doi:10.1038/hdy.2013.61
PMCID: PMC3806025  PMID: 23860232
QTL; reproductive isolation; speciation; copepod; nuclear–mitochondrial interaction
3.  On Achieving Experimental Accuracy from Molecular Dynamics Simulations of Flexible Molecules: Aqueous Glycerol 
The journal of physical chemistry. A  2008;112(12):2634-2639.
The rotational isomeric states (RIS) of glycerol at infinite dilution have been characterized in the aqueous phase via a 1 μs conventional molecular dynamics (MD) simulation, a 40 ns enhanced sampling replica exchange molecular dynamics (REMD) simulation, and a reevaluation of the experimental NMR data. The MD and REMD simulations employed the GLYCAM06/AMBER force field with explicit treatment of solvation. The shorter time scale of the REMD sampling method gave rise to RIS and theoretical scalar 3JHH coupling constants that were comparable to those from the much longer traditional MD simulation. The 3JHH coupling constants computed from the MD methods were in excellent agreement with those observed experimentally. Despite the agreement between the computed and the experimental J-values, there were variations between the rotamer populations computed directly from the MD data and those derived from the experimental NMR data. The experimentally derived populations were determined utilizing limiting J-values from an analysis of NMR data from substituted ethane molecules and may not be completely appropriate for application in more complex molecules, such as glycerol. Here, new limiting J-values have been derived via a combined MD and quantum mechanical approach and were used to decompose the experimental 3JHH coupling constants into population distributions for the glycerol RIS.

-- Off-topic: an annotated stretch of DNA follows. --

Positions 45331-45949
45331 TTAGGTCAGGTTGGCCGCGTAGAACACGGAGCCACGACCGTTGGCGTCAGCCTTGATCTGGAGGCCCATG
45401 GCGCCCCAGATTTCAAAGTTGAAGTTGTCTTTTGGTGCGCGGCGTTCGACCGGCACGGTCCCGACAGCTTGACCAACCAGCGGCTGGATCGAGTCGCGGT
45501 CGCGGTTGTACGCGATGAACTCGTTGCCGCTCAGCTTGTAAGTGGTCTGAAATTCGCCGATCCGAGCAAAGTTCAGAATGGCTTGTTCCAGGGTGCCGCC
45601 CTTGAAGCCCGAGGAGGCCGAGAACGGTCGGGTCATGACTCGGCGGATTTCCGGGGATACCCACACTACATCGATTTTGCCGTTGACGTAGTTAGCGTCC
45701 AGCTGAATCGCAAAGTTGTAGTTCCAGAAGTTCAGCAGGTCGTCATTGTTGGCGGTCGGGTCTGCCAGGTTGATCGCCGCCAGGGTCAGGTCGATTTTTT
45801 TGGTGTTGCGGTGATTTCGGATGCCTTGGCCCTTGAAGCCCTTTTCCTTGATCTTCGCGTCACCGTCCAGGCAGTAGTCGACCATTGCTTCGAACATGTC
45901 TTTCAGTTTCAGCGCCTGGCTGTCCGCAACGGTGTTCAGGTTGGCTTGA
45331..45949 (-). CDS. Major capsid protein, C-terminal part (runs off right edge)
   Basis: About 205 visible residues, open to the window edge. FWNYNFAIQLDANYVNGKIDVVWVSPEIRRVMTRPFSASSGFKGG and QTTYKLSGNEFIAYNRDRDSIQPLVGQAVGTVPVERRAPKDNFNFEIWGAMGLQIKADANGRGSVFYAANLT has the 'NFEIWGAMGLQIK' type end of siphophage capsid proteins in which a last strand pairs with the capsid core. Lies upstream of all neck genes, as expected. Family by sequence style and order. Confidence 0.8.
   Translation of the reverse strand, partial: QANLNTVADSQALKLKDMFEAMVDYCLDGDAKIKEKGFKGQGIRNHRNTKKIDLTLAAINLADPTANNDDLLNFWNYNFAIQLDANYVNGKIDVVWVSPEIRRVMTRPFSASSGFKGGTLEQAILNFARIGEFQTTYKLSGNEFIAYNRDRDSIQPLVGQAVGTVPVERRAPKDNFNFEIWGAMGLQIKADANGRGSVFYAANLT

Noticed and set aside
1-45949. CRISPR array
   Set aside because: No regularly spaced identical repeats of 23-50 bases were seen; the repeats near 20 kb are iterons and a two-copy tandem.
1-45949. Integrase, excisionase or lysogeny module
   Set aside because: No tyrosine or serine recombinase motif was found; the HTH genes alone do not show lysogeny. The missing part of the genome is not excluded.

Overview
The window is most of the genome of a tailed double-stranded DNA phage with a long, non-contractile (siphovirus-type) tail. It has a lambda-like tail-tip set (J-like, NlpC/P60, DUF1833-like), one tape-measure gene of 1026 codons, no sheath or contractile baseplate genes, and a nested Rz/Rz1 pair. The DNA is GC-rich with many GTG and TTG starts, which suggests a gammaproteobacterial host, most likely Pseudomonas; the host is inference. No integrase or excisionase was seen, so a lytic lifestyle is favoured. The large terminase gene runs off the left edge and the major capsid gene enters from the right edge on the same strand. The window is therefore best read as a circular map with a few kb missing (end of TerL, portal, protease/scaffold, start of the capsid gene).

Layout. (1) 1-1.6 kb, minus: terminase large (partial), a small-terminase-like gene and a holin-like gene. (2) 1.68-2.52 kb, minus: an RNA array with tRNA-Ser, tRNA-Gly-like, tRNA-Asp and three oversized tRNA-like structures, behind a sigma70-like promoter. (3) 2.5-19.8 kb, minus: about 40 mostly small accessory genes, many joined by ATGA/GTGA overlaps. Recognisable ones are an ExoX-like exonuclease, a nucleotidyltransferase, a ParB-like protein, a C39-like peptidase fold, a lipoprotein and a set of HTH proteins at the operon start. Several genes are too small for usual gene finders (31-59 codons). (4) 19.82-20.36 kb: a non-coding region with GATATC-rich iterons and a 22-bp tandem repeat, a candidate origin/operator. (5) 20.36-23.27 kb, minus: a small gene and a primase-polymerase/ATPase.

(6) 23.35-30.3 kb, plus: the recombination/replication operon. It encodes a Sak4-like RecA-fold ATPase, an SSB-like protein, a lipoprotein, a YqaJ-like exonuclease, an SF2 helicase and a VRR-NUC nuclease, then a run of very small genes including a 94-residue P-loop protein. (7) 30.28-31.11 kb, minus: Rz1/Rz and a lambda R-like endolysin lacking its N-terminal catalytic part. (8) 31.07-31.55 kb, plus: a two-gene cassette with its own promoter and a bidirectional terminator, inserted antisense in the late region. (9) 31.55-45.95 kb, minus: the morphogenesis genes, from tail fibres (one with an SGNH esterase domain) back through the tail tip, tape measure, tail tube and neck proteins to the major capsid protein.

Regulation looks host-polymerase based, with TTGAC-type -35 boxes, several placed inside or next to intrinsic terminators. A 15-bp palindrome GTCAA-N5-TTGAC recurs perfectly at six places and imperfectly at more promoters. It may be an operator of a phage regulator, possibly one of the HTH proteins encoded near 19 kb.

doi:10.1021/jp710544s
PMCID: PMC4201037  PMID: 18311953
4.  Molecular evidence of HIV-1 transmission in 20 Korean individuals with haemophilia: phylogenetic analysis of the vif gene 
Summary